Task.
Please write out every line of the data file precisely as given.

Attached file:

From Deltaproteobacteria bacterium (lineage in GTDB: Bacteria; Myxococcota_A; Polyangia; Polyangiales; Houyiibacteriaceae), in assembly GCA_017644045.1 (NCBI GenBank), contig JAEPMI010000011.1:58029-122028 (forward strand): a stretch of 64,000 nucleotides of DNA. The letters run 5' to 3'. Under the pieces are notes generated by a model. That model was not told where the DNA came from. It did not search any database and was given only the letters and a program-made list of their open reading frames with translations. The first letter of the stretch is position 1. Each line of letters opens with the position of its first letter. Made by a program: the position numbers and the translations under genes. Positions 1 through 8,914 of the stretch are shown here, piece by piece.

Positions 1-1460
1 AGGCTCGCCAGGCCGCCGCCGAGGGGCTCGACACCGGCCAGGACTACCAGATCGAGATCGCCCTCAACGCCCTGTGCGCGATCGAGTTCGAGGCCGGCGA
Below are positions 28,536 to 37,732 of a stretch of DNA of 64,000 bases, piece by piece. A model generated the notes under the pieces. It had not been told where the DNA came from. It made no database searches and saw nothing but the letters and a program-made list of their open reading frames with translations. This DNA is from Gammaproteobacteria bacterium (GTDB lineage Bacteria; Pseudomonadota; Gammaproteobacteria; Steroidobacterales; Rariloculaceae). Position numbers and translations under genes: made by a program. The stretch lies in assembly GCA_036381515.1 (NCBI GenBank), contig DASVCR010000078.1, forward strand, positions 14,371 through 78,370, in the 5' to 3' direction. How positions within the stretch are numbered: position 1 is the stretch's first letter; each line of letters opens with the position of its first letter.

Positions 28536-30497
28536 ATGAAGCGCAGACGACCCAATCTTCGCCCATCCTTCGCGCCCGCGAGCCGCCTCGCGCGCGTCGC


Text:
From Deltaproteobacteria bacterium (lineage in GTDB: Bacteria; Myxococcota_A; Polyangia; Polyangiales; Houyiibacteriaceae), in assembly GCA_017644045.1 (NCBI GenBank), contig JAEPMI010000011.1:58029-122028 (forward strand): a stretch of 64,000 nucleotides of DNA. The letters run 5' to 3'. Under the pieces are notes generated by a model. That model was not told where the DNA came from. It did not search any database and was given only the letters and a program-made list of their open reading frames with translations. The first letter of the stretch is position 1. Each line of letters opens with the position of its first letter. Made by a program: the position numbers and the translations under genes. Positions 1 through 8,914 of the stretch are shown here, piece by piece.

Positions 1-1460
1 AGGCTCGCCAGGCCGCCGCCGAGGGGCTCGACACCGGCCAGGACTACCAGATCGAGATCGCCCTCAACGCCCTGTGCGCGATCGAGTTCGAGGCCGGCGA
Below are positions 28,536 to 37,732 of a stretch of DNA of 64,000 bases, piece by piece. A model generated the notes under the pieces. It had not been told where the DNA came from. It made no database searches and saw nothing but the letters and a program-made list of their open reading frames with translations. This DNA is from Gammaproteobacteria bacterium (GTDB lineage Bacteria; Pseudomonadota; Gammaproteobacteria; Steroidobacterales; Rariloculaceae). Position numbers and translations under genes: made by a program. The stretch lies in assembly GCA_036381515.1 (NCBI GenBank), contig DASVCR010000078.1, forward strand, positions 14,371 through 78,370, in the 5' to 3' direction. How positions within the stretch are numbered: position 1 is the stretch's first letter; each line of letters opens with the position of its first letter.

Positions 28536-30497
28536 ATGAAGCGCAGACGACCCAATCTTCGCCCATCCTTCGCGCCCGCGAGCCGCCTCGCGCGCGTCGC